The finalists for Race to the Top grants are: Arizona, California, Colorado, Washington DC, Florida, Georgia, Hawaii, Illinois, Kentucky, Louisiana, Maryland, Massachusetts, New Jersey, New York, North Carolina, Ohio, Pennsylvania, Rhode Island, and South Carolina.
With our strong third-place finish last time, I figured that that Georgia would be a finalist again. However, I still wonder about whether the anti-RTTT feelings in the state will hurt us when the winners are announced in September.
John Barge, the Republican nominee for state school superintendent, is opposed to the federal $4 billion competitive grant program, raising the question of whether the feds will award Georgia the money with the possibility of a critic at the helm of the state DOE come November. Libertarian candidate Kira Willis also opposes RTTT. Democratic nominee Joe Martin supports the program overall.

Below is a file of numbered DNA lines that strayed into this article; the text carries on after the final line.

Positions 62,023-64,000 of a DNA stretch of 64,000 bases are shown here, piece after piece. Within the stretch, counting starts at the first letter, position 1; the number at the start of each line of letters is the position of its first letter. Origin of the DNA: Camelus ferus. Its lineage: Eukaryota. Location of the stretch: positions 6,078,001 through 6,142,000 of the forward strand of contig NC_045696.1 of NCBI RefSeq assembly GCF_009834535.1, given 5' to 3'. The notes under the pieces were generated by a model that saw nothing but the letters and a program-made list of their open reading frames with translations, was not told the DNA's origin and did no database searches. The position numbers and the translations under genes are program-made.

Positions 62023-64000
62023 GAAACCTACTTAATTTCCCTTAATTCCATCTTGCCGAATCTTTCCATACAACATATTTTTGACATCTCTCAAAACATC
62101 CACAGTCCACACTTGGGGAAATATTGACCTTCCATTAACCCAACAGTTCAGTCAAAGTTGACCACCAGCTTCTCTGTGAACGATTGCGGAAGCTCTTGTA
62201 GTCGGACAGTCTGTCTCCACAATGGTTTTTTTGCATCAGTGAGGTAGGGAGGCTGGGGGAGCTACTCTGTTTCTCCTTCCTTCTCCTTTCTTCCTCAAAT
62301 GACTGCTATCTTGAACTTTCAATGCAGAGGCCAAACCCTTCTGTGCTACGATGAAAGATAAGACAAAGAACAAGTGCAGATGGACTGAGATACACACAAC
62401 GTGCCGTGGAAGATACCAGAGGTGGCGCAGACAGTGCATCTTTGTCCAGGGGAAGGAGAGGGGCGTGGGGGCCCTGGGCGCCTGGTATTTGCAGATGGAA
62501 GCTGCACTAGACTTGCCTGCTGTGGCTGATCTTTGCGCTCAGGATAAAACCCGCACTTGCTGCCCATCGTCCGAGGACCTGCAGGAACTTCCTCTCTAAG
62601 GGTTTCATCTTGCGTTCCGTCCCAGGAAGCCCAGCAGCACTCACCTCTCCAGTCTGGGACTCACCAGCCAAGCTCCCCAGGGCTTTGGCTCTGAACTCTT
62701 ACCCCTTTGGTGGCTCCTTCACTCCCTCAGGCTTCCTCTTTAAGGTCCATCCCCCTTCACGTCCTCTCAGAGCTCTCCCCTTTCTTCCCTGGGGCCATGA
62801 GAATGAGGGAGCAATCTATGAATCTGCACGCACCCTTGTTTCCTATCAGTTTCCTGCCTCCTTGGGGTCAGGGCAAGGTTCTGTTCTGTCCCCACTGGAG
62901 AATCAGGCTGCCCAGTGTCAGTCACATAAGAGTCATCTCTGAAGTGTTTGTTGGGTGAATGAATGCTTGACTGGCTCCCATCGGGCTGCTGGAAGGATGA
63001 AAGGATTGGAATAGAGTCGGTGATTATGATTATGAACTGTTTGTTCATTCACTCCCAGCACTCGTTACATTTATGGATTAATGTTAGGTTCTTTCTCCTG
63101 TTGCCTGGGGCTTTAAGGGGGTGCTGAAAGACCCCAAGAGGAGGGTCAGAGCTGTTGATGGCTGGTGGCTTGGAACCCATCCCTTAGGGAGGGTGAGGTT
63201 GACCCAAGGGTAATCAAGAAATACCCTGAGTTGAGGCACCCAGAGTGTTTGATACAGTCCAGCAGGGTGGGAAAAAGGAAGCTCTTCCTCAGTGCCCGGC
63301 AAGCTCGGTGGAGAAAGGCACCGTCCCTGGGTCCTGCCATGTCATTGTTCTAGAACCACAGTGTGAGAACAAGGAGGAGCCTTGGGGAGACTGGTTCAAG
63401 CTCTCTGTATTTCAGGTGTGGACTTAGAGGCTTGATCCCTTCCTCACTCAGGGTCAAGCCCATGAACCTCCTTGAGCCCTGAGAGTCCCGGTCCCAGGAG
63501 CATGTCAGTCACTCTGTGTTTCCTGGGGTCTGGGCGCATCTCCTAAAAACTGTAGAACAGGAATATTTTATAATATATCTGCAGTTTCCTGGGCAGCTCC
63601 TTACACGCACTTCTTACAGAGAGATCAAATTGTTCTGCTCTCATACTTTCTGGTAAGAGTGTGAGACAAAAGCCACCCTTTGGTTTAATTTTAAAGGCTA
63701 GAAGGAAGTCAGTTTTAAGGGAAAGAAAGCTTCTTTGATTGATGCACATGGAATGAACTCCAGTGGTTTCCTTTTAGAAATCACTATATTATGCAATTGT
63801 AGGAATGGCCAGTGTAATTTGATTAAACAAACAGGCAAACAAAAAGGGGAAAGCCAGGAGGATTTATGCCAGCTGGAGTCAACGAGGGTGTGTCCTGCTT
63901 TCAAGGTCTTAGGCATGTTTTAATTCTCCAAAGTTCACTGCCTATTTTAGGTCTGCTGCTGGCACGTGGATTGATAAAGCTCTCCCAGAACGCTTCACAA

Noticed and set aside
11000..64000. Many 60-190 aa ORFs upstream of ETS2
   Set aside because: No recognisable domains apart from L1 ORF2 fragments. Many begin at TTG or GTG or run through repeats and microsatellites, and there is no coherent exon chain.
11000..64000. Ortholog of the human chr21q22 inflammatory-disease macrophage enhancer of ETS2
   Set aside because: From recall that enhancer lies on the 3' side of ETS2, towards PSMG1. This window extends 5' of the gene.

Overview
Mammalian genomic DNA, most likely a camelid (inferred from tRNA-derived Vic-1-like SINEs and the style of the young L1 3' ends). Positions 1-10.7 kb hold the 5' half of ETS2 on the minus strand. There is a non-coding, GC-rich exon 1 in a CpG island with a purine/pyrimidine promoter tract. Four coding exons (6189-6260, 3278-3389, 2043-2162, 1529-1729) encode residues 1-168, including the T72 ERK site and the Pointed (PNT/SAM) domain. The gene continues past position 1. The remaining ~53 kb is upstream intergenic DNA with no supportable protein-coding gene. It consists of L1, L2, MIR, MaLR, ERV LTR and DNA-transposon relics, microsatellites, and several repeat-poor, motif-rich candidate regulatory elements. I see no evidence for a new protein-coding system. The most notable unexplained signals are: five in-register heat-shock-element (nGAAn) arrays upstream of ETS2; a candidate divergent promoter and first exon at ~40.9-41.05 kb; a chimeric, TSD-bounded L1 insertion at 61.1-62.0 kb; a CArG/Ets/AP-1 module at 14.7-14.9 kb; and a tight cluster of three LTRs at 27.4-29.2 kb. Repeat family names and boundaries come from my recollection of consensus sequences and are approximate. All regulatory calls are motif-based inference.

There is a lot of discussion about whether Race to the Top is losing its appeal. Alaska, Idaho, Indiana, Kansas, Minnesota, North Dakota, Oregon, South Dakota, Texas, Vermont, Virginia, West Virginia and Wyoming are not competing for the grants; nine of them had submitted applications in round one.
Many states were disappointed that there only two winners in round one, including Delaware, a state about the size of DeKalb County.
I am thrilled that we are a finalist. The notion that Georgia can go it alone in education reform is based on wishful thinking. First of all, we are still catching up to other states that understood earlier the value of quality education for all citizens. We have farther to go than many states and we need all the help we can get to get there, even if that help comes wrapped in federal red tape and federal accountability.
As a parent, I want Georgia to be looking to other more successful states and to the feds for guidance. We have nothing in our education history that entitles us to stand up and announce that we can do it better.
If you disagree, tell me where Georgia has led the nation. When you are behind, you ought to welcome a push. I realize that many of you feel that push is going to take us over a cliff. I don’t.